While the parallel between alcohol and marijuana is not exact, the intended effect of recreational marijuana is closest to the effect of drunkenness. Underneath both alcohol abuse and marijuana use is the lack of self-control and sober-mindedness.
- Ephesians 5:17-18 – “Therefore do not be foolish, but understand what the will of the Lord is. And do not get drunk with wine, for that is debauchery, but filled with the Spirit”
- 1 Thessalonians 5:6-8 – “So then let us not sleep, as others do, but let us keep awake and be sober. For those who sleep, sleep at night, and those who get drunk, are drunk at night. But since we belong to the day, let us be sober, having put on the breastplate of faith and love, and for a helmet the hope of salvation.”
- 1 Peter 4:7 – “The end of all things is at hand: therefore, be self-controlled and sober-minded for the sake of your prayers.”
The thing we are forbidden by Scripture to do with alcohol appears to be just about the only thing we can possibly do with marijuana recreationally.
For a little more colorful explanation, the authors quote Doug Wilson’s conclusion:
The one thing pot does for you—get you buzzed—is the one use prohibited concerning alcohol. When Paul tells us not to be drunk with wine, he did not mean that getting drunk with beer or scotch was acceptable. The problem is not the wine, but rather the loss of self-control. And because such mental impairment is the whole point of smoking pot, recreational marijuana is a serious sin, from the very first toke on down. No one smokes pot because it pairs nicely with the fish.
Getting to the Heart of Recreational Marijuana Use
Breeden and Ward offer a closing word that addresses this topic in a more personal manner: either to the person who wants to use marijuana with a clear conscious or who want to be prepared for conversations with people who do.
Those who want to use marijuana with a clear conscience will likely be disappointed by this book’s conclusion. So, what do you say to the person who still just wants to get high? As a student minister, this gets to the heart issue of many teenagers and young adults—even older adults—who are justifying their use of marijuana.
The story goes…
I just want to relax and decompress. I’m just unplugging and trying to unwind. What’s so wrong with that? It’s not as bad as getting wasted on the weekends or going clubbing. When I get high, I don’t get angry or harm anyone. In fact, I’m usually at home. Besides, there are a lot of people who use marijuana and are good people.
The authors ask, “Where does this drive to justify getting high come from? What are you really craving, why are you pursuing it so hard?”
While a biblically informed response to this issue is necessary, it will not likely convince everyone they should not use or stop using recreational marijuana. The real issue rests on the heart level. People abuse alcohol and use marijuana because they are seeking to fill some void, cover some need, or satisfy some desire. Ed Welch puts it this way: “The use of mind-altering drugs and alcohol always raises the question: What is so wrong with everyday life? But the answer to that question is obvious—there is so much that is hard in everyday life, so many anxieties in daily life. We can understand why many people would seek a moment of chemically-induced peace.” For many who try marijuana, they find something that satisfies these desires at least for the moment. And for many, it often doesn’t have the same side effects or consequences as alcohol. Welch concludes, “In response, the Christian church hopes that we can offer someone better, who reveals to us a larger reality and the possibilities of true peace and joy.”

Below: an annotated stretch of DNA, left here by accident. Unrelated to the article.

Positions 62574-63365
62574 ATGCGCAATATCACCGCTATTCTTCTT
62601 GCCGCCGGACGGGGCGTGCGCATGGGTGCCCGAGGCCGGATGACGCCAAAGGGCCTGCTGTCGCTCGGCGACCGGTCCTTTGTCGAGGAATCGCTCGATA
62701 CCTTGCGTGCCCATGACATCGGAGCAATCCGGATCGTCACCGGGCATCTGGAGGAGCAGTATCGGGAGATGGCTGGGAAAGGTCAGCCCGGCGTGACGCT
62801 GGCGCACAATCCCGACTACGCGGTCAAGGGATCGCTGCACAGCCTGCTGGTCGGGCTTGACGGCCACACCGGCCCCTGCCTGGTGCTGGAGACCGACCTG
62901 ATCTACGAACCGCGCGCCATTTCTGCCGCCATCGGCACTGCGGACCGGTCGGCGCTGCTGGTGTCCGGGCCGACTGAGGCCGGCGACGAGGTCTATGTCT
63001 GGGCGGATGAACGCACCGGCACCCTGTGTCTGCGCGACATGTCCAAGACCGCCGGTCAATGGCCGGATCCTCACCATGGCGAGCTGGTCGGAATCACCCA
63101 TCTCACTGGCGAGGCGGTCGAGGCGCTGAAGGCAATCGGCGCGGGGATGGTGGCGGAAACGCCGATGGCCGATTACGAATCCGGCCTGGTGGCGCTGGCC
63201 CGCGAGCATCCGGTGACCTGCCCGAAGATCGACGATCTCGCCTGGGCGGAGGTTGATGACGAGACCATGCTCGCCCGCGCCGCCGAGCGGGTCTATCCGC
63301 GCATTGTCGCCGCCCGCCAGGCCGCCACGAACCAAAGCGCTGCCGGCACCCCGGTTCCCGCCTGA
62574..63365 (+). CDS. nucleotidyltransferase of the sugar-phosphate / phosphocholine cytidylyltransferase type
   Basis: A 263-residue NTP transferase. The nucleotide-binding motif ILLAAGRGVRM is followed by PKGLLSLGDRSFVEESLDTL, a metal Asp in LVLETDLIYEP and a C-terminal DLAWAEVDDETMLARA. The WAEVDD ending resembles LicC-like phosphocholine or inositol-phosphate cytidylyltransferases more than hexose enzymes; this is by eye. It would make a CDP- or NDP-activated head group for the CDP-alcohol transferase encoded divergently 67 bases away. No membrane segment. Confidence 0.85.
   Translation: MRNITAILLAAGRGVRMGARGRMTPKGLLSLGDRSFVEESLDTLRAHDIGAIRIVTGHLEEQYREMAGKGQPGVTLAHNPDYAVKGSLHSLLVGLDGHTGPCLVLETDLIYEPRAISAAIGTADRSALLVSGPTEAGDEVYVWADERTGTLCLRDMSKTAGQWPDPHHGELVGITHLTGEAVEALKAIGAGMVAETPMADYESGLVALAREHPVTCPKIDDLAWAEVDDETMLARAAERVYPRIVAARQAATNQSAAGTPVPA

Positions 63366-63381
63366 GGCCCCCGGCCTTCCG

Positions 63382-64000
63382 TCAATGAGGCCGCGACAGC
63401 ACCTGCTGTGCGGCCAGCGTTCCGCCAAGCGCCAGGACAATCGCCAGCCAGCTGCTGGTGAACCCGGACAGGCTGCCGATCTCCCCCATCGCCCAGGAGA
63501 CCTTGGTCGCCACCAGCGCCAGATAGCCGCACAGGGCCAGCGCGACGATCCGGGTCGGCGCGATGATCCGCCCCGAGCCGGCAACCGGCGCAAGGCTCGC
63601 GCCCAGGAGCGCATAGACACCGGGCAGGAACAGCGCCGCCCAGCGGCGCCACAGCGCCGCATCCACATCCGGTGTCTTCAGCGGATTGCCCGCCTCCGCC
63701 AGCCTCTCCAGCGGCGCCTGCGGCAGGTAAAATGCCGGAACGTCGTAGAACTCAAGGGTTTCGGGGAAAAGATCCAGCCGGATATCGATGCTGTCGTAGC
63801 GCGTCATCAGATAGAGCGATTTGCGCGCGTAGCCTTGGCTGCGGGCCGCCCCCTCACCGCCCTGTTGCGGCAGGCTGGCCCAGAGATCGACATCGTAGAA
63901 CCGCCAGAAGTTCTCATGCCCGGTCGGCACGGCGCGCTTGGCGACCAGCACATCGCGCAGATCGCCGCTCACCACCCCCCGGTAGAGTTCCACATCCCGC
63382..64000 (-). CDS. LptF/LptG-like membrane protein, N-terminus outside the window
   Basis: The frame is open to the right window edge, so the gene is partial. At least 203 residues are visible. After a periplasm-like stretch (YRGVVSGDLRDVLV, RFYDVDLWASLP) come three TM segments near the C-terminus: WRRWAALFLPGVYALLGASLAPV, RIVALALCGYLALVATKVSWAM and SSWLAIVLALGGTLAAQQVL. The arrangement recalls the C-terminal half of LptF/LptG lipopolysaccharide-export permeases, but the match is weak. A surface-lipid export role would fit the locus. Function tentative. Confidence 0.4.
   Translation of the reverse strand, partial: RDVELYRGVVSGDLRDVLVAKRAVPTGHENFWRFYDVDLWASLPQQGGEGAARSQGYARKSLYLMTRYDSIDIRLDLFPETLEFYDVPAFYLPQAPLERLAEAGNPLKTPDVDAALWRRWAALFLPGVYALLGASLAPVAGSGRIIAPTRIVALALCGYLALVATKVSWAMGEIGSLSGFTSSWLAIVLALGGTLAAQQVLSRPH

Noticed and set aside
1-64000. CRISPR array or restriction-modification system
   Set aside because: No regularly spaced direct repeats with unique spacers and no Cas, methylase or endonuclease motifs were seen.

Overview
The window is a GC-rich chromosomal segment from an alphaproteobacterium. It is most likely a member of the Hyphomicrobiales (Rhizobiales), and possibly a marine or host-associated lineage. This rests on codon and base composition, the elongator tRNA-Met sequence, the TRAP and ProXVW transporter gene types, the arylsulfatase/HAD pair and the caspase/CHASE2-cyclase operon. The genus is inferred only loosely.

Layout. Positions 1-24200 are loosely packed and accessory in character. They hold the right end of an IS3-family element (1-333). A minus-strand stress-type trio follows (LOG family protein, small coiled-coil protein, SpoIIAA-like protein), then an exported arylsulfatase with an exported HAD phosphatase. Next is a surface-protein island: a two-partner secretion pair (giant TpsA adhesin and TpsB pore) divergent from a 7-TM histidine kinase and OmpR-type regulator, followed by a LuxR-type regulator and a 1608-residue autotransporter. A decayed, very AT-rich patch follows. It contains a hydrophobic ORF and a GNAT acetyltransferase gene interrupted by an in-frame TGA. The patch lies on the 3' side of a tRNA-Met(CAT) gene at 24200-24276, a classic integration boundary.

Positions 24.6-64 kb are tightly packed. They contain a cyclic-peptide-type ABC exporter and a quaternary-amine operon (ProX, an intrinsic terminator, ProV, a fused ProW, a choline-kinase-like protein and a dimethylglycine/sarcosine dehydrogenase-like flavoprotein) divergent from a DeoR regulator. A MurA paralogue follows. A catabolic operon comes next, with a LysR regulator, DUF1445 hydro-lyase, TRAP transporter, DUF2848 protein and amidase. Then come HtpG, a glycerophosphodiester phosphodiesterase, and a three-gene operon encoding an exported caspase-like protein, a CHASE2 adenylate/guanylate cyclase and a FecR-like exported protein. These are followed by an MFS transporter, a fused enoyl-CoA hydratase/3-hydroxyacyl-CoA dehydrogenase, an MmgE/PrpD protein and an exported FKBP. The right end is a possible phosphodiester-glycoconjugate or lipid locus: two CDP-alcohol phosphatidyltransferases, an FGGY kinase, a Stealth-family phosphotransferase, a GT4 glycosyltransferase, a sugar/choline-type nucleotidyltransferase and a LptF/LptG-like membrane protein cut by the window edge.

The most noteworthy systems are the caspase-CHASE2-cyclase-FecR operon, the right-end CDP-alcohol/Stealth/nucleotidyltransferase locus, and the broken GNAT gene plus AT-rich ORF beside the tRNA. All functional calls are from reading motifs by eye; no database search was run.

So, what are those reasons or desires that lead people to justify their use of recreational marijuana and what answer can the church offer in return:
Experience: Marijuana offers an experience that lifts us out of the ordinary and dull rhythms of our life, but God calls us to delight in the ordinary life he gives us and find joy in the mundane by fixing our eyes on him.
Escape: Marijuana promises an escape from the pressures and pains of life, but God calls us to find our refuge in him.
Acceptance: Marijuana offers acceptance from others and even a community in which we can belong, but God accepts us in Christ and frees us up to love others without fearing them or striving for their approval. And when he accepts us in Christ, we find our identity not in a common substance but in our common Savior.
Freedom: Marijuana presents itself as a symbol of our freedom and form of self-expression, but God calls rebellion because we do it spite of his call to find freedom in his commands and to lay down our freedom for the good of others and the glory of God.
God is better than drunkenness. He is better than getting high. And he is opposed to both things because they are false and harmful escapes—pitiful, idolatrous substitutes for the experience of his presence and favor. If you are a Christian, the experience of God’s unending love and mercy can be richly and abundantly yours if your reach out to him. – Ward and Breeden
And if you are not a Christian, Jesus offers this same love and mercy to you if you will turn from your sin and come to him. He offers a peace that surpasses understanding, a comfort when you are hurting, a refuge from the chaos surrounding you, a hope from the despair creeping in on you, and a delight that is truer and longer lasting than any high.
Other Helpful Resources:
- Is Recreational Marijuana Use a Sin? – Joe Carter
- Five Questions to Ask Before You Consume Cannabis – Trent Hunter
- Don’t Let Your Mind Go to Pot – John Piper
- The Church Must Respond to Marijuana’s Destructive March – ERLC